Stock indexes wrapped up their best January in 15 years, and nearly 1,000 stocks are within 6% of a new 52-week high. For optimists, these rallies may seem like a dream come true. For skeptics like me, they're opportunities to see whether these companies have actually earned their current valuations.
Keep in mind that some companies do deserve their current valuations. Qualcomm
Still, other companies might deserve a kick in the pants. Here's a look at three companies that could be worth selling.
A gassy valuation
Not many natural gas producers are happy to see prices clocking in at decade-lows. For Cheniere Energy
Just look at Cheniere over the past decade -- zero annual profits and a cumulative free cash outflow of $2.7 billion in that time frame. Cheniere's infrastructure has also built up an enormous $2.96 billion pile of debt that has taken its book value from just shy of $1 in 2002 to nearly -$8.26 in the third quarter of 2011. To top things off, concerns were raised last year about whether or not one of Cheniere's subsidiaries was in default on its debt, and S&P sees a further cash crunch that could trigger a default this May. Too many questions, not enough bottom-line results if you ask me.
Where's the results?
EXACT Sciences is likely years away from having a viable product, despite having its colon cancer diagnostic test in late-stage clinical trials. Even if the product is approved, questions remain about its ability to successfully launch and market the diagnostic test. With no major partners funding its research and only $75 million in cash left, as Foolish colleague Rich Smith recently pointed out, it could run out of cash in three years. That's likely what prompted the company to bring another $27 million secondary offering to market last month. In fact, since 2008, EXACT Sciences' share count has ballooned by more than 55%. Personally, I wouldn't want this potential future destroyer of shareholder value anywhere near my portfolio until Cologuard is approved and the company proves it can effectively market the diagnostic test.
Clean energy, ugly performance
Sometimes I feel as if the clean energy craze has gotten out of hand. Maxwell Technologies
I've made it pretty clear recently that I don't care for the vast majority of solar companies -- but at least a company like First Solar
This week my three sell recommendations all share one thing in common: a long history of losses. It doesn't make much sense to chase a company higher until it can prove to you that it can regularly turn a profit. I'm so confident in my three calls that I plan to make a CAPScall of underperform on each one. The question now is: Would you do the same?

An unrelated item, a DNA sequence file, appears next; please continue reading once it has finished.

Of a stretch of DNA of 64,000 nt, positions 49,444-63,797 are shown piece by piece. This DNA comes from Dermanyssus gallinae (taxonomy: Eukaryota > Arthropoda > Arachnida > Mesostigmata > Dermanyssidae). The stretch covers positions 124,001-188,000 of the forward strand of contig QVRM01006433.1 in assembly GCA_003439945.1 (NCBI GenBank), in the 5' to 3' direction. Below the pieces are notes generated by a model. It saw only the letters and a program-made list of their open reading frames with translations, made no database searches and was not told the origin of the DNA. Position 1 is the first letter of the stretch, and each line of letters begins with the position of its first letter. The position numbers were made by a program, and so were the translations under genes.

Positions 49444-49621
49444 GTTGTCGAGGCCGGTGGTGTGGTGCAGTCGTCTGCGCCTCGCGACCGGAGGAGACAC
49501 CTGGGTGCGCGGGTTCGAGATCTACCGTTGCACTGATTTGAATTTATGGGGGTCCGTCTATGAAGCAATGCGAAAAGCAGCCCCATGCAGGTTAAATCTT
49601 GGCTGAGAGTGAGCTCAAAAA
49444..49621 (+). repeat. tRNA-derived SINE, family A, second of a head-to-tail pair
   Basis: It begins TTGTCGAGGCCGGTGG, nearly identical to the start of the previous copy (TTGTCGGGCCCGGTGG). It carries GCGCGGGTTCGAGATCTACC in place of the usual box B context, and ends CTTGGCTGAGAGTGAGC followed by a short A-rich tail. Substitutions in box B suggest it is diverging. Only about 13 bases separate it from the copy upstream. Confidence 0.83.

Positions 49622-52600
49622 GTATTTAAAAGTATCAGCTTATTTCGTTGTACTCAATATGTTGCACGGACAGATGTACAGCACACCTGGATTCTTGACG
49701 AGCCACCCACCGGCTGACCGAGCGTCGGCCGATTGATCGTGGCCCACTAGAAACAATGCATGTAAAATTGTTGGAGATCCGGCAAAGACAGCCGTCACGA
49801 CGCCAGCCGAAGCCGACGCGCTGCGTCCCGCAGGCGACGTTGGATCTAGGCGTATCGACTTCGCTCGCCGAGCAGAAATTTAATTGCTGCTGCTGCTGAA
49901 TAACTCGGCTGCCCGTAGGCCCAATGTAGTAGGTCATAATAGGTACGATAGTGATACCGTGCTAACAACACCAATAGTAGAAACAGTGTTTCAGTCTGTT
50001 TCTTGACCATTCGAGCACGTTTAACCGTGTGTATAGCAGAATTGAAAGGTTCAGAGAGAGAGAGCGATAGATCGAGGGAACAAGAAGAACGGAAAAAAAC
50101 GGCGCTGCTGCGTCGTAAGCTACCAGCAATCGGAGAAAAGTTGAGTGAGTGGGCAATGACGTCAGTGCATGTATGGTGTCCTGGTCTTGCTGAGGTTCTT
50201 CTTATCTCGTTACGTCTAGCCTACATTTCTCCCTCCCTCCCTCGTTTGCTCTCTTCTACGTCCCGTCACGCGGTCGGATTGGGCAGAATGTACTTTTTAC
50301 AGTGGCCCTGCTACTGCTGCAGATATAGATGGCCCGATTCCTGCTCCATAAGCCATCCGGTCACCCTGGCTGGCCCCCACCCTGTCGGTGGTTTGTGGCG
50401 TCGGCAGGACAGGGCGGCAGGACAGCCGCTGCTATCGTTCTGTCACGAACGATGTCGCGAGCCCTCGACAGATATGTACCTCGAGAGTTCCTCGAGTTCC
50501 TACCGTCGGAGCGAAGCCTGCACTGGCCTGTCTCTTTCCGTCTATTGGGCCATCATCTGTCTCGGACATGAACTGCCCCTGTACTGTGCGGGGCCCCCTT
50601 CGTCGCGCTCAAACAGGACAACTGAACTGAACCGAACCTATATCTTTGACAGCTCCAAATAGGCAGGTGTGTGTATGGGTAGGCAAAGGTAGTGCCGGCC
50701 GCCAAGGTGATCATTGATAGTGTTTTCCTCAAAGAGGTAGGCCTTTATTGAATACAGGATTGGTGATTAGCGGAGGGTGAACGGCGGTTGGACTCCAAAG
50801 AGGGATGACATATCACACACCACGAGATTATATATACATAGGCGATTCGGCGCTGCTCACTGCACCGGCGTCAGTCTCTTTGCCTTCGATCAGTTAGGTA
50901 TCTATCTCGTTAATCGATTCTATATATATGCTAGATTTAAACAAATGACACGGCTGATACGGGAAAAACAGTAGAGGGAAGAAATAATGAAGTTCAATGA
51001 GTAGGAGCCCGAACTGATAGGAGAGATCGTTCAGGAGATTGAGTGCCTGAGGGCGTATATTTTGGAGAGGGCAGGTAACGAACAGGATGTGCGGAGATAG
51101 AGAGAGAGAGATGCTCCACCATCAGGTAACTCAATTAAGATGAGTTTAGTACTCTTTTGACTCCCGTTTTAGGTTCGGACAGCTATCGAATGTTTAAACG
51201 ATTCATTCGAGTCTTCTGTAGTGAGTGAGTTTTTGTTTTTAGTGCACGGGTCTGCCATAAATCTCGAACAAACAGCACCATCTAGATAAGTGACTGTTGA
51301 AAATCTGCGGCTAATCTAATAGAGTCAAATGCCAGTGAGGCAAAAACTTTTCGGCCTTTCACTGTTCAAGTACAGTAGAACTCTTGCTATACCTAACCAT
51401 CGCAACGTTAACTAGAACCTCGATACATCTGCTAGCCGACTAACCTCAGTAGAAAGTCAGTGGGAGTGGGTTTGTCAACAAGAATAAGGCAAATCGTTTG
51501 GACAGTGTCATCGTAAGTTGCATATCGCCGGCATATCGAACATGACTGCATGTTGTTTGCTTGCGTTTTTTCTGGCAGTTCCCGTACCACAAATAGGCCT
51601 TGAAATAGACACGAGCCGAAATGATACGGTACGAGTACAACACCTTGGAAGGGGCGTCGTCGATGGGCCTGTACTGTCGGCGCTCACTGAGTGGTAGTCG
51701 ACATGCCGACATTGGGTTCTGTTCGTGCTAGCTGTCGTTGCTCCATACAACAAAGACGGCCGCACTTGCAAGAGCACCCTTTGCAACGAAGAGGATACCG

Share your thoughts in the comments section below and consider adding these three stocks to your free and personalized watchlist so you can keep track of the latest news with each company. Also, to avoid investing in stocks like these, consider getting a copy of our latest special report, "The Motley Fool's Top Stock for 2012." In this report, our chief investment officer details a play he dubbed the "Costco of Latin America." Best of all, this report is free for a limited time, so don't miss out!Fool contributor Sean Williams has no material interest in any companies mentioned in this article. He has no patience for perpetually underperforming stocks. You can follow him on CAPS under the screen name TMFUltraLong, track every pick he makes under the screen name TrackUltraLong, and check him out on Twitter, where he goes by the handle @TMFUltraLong. The Motley Fool owns shares of Apple, Qualcomm, and First Solar. Motley Fool newsletter services have recommended buying shares of Apple and First Solar, as well as creating a bull call spread position in Apple. Try any of our Foolish newsletter services free for 30 days. We Fools don't all hold the same opinions, but we all believe that considering a diverse range of insights makes us better investors. The Motley Fool has a disclosure policy that never needs to be sold short.